As the Achuar people of the Corrientes River fight a legal battle to force Argentinian oil driller PlusPetrol to clean up their waterways and pay for damages, a new film documenting their long struggle is sure to bolster their case.
Released this week, the short film “Unidos,” produced by Alan Fabregas and Xenia Sole, charts the historic contamination of the Corrientes over 40 years of the industry in the Peruvian Amazon.
“All the plants are drying up, the trees are drying up; they are disgracing our community,” said the apu (chosen leader) of the Achuar community of Nuevo Paraiso in a recent gathering of apus in the port city of Iquitos.
The filmmakers followed Andres Sandi Mucushua, president of the indigenous federation FECONACO, and other apus in their pursuit of legal strategies and direct action to bring justice to the organization’s 35 communities in the Corrientes River basin, which include Achuar, Urarinas and Quichua peoples.
Vidal Coa, a lawyer for FECONACO from Alianza Arkana’s legal partners PDDI — the Program in the Defense of Indigenous Rights — said many studies now support the Achuar’s claims that they’ve been continuously poisoned by a string of oil companies since the 1970s, including Peru’s national oil company Petroperu, U.S. driller Occidental Petroleum and, now, Argentinian firm PlusPetrol — called “the most intransigent” company operating in the Amazon by a prominent researcher from the Catholic Church.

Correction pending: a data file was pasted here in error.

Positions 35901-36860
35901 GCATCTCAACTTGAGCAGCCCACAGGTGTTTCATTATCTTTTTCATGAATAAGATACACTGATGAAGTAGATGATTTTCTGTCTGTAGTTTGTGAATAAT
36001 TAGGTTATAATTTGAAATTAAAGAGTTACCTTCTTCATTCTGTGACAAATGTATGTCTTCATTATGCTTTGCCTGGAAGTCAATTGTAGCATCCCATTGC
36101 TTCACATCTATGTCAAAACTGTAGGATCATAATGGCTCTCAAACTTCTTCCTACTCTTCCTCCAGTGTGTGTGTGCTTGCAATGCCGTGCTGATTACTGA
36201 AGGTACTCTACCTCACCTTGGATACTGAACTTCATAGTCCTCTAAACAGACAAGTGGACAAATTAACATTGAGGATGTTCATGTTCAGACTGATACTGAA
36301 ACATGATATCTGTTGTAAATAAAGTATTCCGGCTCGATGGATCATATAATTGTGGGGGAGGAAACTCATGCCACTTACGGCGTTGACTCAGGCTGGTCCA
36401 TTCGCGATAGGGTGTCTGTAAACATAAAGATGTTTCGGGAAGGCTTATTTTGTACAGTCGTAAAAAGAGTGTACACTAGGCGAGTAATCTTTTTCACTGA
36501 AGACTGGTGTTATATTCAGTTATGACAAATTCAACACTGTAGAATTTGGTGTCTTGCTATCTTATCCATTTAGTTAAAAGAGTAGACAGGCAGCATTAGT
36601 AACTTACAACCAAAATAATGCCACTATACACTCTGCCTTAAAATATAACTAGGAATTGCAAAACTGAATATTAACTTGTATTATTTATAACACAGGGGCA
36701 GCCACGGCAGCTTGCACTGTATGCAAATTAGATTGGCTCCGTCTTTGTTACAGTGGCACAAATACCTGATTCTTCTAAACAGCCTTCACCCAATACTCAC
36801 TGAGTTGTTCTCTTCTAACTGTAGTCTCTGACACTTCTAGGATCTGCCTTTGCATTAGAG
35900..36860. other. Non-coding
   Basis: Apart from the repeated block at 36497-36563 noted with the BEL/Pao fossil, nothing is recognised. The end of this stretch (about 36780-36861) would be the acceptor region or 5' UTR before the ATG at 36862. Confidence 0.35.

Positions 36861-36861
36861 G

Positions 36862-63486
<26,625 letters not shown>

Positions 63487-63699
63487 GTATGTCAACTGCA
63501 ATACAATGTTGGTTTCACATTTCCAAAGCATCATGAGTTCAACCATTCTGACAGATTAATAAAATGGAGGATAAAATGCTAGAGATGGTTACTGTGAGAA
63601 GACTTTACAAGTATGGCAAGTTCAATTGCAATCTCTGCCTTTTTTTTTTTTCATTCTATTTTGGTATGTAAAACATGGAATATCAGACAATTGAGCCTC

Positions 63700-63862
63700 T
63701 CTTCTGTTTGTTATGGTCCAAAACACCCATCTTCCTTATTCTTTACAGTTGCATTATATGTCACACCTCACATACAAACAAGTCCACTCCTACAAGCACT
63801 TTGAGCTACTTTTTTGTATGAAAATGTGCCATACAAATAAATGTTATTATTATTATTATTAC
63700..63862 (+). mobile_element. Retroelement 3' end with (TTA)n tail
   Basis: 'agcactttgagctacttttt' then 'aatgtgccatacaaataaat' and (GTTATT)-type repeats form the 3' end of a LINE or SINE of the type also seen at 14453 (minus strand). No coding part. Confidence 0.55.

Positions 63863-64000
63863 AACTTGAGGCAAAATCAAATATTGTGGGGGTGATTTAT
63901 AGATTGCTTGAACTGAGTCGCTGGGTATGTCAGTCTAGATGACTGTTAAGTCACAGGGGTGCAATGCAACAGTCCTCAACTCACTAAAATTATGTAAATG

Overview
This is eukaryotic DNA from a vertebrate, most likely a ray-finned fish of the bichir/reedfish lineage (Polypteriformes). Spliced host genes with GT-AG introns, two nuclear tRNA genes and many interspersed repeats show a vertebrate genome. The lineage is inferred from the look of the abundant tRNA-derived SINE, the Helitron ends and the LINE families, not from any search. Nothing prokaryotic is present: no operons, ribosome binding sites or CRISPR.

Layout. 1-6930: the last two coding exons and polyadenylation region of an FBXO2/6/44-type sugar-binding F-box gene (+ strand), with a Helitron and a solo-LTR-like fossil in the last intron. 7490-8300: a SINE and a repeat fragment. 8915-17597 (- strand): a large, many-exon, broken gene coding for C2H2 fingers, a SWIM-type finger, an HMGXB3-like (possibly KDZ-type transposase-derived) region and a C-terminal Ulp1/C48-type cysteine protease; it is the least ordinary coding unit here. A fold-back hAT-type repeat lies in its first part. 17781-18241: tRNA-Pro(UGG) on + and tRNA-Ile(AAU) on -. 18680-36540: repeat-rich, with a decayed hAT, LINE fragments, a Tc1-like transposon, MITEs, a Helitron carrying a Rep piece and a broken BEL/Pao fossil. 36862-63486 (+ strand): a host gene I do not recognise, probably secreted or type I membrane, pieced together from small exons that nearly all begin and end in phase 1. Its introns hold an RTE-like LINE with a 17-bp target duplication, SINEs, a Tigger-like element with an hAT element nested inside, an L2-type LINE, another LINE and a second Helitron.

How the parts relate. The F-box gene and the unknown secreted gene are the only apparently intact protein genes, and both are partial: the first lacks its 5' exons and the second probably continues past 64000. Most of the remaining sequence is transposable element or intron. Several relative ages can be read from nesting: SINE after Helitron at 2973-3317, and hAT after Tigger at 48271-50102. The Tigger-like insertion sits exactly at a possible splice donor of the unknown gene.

Citing one such study from the Peruvian public health agency DIGESA, Coa says some two-thirds of the infant population on the Corrientes suffers from lead poisoning, and more than 99 percent of the population has been contaminated by cadmium.
Not only seeking damages, FECONACO recently raised the stakes by suing PlusPetrol for the historic use of their ancestral land, air and water in its pursuit of oil.
Source: SERVINDI http://servindi.org/actualidad/64498#more-64498
Thursday, 17 May 2012